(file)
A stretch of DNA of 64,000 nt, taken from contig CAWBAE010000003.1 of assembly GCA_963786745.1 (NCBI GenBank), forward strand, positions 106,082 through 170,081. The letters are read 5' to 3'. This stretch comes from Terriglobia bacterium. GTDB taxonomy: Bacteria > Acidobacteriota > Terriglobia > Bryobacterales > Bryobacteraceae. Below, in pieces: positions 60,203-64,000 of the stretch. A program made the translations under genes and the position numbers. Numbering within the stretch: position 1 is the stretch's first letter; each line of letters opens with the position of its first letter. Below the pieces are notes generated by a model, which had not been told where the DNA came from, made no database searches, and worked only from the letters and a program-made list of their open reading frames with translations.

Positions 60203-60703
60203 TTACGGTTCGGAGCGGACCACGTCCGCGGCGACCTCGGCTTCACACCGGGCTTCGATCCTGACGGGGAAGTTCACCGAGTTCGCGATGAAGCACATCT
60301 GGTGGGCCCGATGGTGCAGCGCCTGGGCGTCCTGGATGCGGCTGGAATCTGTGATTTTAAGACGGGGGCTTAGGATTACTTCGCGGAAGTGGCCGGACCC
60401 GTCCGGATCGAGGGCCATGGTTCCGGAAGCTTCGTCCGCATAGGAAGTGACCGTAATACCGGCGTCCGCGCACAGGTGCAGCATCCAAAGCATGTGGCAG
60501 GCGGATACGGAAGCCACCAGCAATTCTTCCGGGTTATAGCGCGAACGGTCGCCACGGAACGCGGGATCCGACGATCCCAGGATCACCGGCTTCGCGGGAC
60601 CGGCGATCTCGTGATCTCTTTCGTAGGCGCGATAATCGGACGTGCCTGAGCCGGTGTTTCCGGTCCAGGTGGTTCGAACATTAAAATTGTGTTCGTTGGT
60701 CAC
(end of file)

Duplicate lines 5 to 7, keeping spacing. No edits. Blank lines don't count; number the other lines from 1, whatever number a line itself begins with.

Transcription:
60401 GTCCGGATCGAGGGCCATGGTTCCGGAAGCTTCGTCCGCATAGGAAGTGACCGTAATACCGGCGTCCGCGCACAGGTGCAGCATCCAAAGCATGTGGCAG
60501 GCGGATACGGAAGCCACCAGCAATTCTTCCGGGTTATAGCGCGAACGGTCGCCACGGAACGCGGGATCCGACGATCCCAGGATCACCGGCTTCGCGGGAC
60601 CGGCGATCTCGTGATCTCTTTCGTAGGCGCGATAATCGGACGTGCCTGAGCCGGTGTTTCCGGTCCAGGTGGTTCGAACATTAAAATTGTGTTCGTTGGT